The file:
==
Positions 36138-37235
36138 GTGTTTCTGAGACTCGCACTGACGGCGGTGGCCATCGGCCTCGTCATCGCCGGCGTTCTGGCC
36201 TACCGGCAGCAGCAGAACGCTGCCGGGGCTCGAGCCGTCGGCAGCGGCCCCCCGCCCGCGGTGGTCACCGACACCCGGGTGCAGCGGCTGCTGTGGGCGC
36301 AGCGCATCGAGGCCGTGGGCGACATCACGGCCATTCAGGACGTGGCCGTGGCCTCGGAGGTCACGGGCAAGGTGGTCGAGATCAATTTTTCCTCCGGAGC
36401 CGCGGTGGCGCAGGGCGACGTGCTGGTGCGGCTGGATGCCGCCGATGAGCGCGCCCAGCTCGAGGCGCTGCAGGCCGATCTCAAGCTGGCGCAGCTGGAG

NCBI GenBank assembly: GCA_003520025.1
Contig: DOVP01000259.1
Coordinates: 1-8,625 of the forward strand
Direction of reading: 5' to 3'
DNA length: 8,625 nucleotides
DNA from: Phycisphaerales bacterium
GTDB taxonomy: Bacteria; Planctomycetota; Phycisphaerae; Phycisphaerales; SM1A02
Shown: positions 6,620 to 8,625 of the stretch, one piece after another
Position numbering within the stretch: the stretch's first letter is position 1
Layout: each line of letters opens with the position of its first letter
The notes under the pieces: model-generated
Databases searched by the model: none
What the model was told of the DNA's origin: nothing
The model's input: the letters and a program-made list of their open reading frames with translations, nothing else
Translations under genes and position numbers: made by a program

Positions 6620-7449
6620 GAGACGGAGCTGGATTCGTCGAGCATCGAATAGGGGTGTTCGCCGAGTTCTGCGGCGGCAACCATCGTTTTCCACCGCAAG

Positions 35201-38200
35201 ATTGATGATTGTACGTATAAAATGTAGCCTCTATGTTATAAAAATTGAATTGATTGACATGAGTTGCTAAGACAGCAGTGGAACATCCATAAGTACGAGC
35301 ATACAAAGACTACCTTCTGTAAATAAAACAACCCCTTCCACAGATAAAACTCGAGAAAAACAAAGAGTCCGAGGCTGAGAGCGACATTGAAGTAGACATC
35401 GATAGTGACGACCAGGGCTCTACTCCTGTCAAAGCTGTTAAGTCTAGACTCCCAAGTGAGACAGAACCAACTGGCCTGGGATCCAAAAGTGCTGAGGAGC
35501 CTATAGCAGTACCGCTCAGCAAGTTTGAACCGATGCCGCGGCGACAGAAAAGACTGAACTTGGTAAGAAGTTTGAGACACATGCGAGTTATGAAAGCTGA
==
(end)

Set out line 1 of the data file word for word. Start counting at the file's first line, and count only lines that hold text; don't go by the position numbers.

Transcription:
Positions 36138-37235